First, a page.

Calling Dr. Brilliant

Dr Larry Brilliant gives polio drops to baby

When this seasoned epidemiologist launched his unconventional career in 1969, he fit the bill as the ‘hippie doctor’ with a penchant for Ram Dass and Wavy Gravy. Since then, this aptly named frontline worker has won public health victories over smallpox, blindness, Ebola, and COVID-19. Next? Monkeypox.

  1. Cell phones as classroom computers

    Educational software for cell phones, a suite of tools developed at the University of Michigan, is being used to turn smart phones into personal computers for students in two Texas classrooms. (watch) En Espanol

  2. 'USA Learns' helps immigrants learn English

    A new Web site that teaches English to Spanish-speaking immigrants has attracted more than 500,000 visitors in its first three months of operation. (watch)

  3. Violent media numb viewers to the pain of others

    Violent video games and movies make people numb to the pain and suffering of others, says a study co-authored by U-M’s Brad Bushman. “People exposed to media violence are less helpful to others in need because they are ‘comfortably numb’ to the pain and suffering of others,” he says. En Espanol

    Podcast: Researcher Brad Bushman describes his findings (listen)

  4. Scientist models the mysterious travels of greenhouse gas

    The global travel logs of greenhouse gases are based on atmospheric sampling locations sprinkled over the Earth and short towers that measure the uptake or release of carbon from a small patch of forest. But those measurements don’t agree with current computer models of how plants and soils behave. A University of Michigan researcher is developing a unique way to reconcile these crucial data.

  5. Guilty pleasure? Don't worry about it

    Most people seem to need a justification for making an indulgent or luxurious purchase. But new U-M research finds that, with or without a reason, people tend to enjoy that guilty pleasure…well, without guilt. The take-away? Indulging yourself may or may not be healthy, but if you’re going to do it, don’t worry about finding a justification. Just enjoy.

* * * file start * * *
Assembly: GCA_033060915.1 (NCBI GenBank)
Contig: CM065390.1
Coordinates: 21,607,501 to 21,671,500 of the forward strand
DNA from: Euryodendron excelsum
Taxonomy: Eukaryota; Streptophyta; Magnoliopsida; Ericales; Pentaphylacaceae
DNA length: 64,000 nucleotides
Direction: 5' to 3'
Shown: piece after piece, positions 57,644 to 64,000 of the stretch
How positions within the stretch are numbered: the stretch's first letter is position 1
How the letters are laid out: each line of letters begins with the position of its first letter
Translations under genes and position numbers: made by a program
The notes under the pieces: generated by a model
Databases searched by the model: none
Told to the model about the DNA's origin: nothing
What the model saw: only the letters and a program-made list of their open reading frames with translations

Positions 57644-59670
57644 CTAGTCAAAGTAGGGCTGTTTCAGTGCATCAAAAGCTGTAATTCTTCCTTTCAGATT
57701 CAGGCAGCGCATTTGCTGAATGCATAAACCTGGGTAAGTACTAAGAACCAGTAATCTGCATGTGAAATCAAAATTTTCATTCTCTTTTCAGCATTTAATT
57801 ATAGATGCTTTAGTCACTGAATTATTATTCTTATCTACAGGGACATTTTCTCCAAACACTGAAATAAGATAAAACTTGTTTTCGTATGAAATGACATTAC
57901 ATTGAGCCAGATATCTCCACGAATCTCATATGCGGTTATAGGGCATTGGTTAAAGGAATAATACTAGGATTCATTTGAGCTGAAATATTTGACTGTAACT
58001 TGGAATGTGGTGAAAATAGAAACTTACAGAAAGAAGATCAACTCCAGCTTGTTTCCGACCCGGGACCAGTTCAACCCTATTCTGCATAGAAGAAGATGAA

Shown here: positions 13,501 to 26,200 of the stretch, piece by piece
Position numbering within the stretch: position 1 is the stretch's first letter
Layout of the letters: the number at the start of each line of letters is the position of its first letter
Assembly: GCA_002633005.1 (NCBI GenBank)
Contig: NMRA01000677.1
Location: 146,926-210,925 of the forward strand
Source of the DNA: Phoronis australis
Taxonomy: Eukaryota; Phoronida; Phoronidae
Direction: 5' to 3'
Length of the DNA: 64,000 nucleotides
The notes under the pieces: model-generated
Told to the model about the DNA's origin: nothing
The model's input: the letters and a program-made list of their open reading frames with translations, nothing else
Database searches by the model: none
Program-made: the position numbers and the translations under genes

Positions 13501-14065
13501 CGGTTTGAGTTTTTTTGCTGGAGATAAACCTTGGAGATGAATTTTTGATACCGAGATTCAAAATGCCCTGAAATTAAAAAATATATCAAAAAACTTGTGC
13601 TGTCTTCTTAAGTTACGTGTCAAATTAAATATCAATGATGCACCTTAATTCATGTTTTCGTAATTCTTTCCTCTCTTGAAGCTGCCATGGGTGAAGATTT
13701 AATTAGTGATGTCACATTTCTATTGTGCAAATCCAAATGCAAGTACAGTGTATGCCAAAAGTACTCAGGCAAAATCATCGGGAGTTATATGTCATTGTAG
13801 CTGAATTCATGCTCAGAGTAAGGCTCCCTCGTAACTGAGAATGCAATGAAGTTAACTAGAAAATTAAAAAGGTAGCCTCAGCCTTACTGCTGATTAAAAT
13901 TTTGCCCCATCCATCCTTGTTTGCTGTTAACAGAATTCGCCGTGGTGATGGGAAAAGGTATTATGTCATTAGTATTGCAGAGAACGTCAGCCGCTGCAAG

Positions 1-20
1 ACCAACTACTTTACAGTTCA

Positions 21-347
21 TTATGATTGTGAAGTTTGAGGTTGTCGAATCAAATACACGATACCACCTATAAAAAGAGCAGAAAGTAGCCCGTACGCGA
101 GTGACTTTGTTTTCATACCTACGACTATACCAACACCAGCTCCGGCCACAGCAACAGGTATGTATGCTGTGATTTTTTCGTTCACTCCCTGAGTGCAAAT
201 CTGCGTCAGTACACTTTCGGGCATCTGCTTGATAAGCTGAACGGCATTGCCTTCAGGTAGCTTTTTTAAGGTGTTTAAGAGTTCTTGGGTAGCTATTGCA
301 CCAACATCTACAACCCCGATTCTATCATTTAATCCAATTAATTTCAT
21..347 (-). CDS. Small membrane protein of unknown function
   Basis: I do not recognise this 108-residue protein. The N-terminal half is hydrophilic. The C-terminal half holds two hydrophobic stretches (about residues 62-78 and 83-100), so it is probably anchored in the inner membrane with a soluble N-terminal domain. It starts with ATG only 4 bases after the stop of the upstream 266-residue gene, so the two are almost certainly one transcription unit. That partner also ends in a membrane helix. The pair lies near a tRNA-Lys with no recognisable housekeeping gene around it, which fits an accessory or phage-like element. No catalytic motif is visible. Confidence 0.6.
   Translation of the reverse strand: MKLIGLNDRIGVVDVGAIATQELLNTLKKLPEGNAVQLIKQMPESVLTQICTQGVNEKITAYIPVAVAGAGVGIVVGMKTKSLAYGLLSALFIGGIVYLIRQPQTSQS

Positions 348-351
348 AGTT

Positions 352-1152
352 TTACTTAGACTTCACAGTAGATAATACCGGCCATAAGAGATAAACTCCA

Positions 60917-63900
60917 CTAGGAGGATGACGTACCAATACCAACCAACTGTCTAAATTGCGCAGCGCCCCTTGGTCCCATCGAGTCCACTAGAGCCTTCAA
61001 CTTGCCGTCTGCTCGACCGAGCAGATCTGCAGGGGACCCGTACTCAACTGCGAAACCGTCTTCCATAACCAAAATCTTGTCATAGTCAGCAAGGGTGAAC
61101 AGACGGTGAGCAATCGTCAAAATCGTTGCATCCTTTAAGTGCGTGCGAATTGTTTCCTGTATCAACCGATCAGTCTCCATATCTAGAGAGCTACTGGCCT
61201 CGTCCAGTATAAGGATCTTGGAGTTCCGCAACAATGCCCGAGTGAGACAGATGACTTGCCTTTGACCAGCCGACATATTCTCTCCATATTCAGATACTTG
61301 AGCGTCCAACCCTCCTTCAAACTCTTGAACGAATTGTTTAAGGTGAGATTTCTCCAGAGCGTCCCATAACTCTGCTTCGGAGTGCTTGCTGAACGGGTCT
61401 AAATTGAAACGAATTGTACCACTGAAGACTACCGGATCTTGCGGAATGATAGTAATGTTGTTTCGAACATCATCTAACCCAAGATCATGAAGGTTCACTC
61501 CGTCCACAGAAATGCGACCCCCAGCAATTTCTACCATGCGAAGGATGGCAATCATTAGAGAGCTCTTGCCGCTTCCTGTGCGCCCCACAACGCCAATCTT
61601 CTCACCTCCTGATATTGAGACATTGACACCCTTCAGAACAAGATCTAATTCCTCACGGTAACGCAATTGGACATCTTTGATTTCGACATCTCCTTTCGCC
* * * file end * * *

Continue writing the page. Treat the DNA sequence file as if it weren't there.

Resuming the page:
6. The Latin Tinge

    Professor seeks to unify themes from different perspectives, which he hopes will “generate new ways of thinking about things.”

Watershed moments

Let’s raise a cool glass to U-M’s civil and environmental engineers who are creating a remote, real-time network of water sensors on the streams and rivers of Macomb County. The network allows local NGOs, government officials, river users, and decision-makers to observe and adapt to changes in flow dynamics across seasons, conditions, and long-term climate changes. Images are by Marcin Szczepanski, College of Engineering.

  • Diagnosis

    Students and faculty in U-M’s Digital Water Lab at the College of Engineering (COE) are collaborating with experts in the Center for Social Solutions (CSS) in the College of Literature, Science & the Arts to measure and better understand flooding in vulnerable communities.

     

     

    Engineers on bridge
  • Installation

    American businesses are expected to lose $50 billion in output in 2022 alone due to flooding, says COE’s Branko Kerkez, Arthur F. Thurnau associate professor of civil and environmental engineering. Flooding creates more damage than earthquakes and forest fires put together, he says.

     

    Experts install sensors on bridge
  • Timing is everything

    When installed throughout a watershed, these cost-effective devices will provide researchers with greater situational awareness of a flooding event in real time.

     

    Setting up sensor on bridge
  • Response and recovery

    The partnership with COE’s Kerkez and his team emphasizes the connection between data and humans, says Julie Arbit, research associate in the Center for Social Solutions (CSS).

    “We’re looking at the response and recovery phases of disasters: Who is flooded at this moment, what resources do they need, and how much damage has been incurred?”

    Measurements at the bridge
  • Making sense

    Addressing social inequity is a large motivator for the kind of engineering work Kerkez does. The collaboration with Arbit and CSS is ideal, he says.

    “Rather than just us as engineers focusing on flooding and saying, ‘Hey we have interesting solutions,’ we actually can work with somebody who understands how the community functions and what their priorities are so that the solutions we build actually make sense.”

  • Scaling up

    Researchers are evaluating “a ton of different variables and exploring a lot of different datasets,” to create a scalable methodology for application elsewhere, says CSS’ Arbit.

    “When you are able to evaluate on a very small scale how vulnerable or how resilient households are, you can make sure that equity is built into new policies, not just equality,” she says.

    Bridge